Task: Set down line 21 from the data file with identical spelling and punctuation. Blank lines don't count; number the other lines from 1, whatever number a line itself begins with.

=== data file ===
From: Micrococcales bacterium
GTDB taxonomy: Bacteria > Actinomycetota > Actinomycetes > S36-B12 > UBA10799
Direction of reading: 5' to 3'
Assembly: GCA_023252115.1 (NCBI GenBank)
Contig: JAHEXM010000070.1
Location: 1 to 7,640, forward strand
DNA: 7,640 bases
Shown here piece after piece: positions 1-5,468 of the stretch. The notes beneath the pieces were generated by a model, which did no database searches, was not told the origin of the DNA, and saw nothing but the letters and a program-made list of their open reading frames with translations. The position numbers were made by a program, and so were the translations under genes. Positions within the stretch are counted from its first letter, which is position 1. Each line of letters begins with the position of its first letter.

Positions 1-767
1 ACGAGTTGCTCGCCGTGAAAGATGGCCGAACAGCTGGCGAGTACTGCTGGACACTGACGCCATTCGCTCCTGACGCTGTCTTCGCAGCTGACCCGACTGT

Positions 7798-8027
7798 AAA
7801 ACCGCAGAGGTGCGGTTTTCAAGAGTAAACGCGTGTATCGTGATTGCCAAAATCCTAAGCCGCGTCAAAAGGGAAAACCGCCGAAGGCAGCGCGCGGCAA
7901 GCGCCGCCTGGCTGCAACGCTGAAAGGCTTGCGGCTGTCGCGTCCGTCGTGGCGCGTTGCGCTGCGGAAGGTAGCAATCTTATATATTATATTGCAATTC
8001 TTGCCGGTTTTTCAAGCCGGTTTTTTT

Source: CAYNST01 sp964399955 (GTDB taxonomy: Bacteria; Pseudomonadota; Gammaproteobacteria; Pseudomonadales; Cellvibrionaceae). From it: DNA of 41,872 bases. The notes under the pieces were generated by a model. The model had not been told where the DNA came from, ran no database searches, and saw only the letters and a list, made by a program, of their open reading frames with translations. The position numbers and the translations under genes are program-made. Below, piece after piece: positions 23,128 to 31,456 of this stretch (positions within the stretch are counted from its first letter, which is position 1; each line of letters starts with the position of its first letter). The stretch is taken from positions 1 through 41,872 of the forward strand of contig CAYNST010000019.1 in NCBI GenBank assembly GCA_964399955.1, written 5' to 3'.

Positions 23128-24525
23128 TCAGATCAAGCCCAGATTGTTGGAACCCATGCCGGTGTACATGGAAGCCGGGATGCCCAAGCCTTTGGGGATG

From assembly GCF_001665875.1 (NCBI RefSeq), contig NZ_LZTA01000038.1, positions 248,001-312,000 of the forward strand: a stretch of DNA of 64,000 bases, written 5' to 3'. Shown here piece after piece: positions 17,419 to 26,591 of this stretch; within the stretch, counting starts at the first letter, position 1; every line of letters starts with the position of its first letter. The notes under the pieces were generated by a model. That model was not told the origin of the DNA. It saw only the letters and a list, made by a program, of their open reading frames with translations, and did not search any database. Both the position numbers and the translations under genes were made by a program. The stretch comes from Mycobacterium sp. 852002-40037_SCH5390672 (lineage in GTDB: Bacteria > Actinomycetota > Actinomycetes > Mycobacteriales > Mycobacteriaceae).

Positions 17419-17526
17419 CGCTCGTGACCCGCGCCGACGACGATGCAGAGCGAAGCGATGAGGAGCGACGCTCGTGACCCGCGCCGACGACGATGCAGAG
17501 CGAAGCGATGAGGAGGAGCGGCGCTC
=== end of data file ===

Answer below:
17419 CGCTCGTGACCCGCGCCGACGACGATGCAGAGCGAAGCGATGAGGAGCGACGCTCGTGACCCGCGCCGACGACGATGCAGAG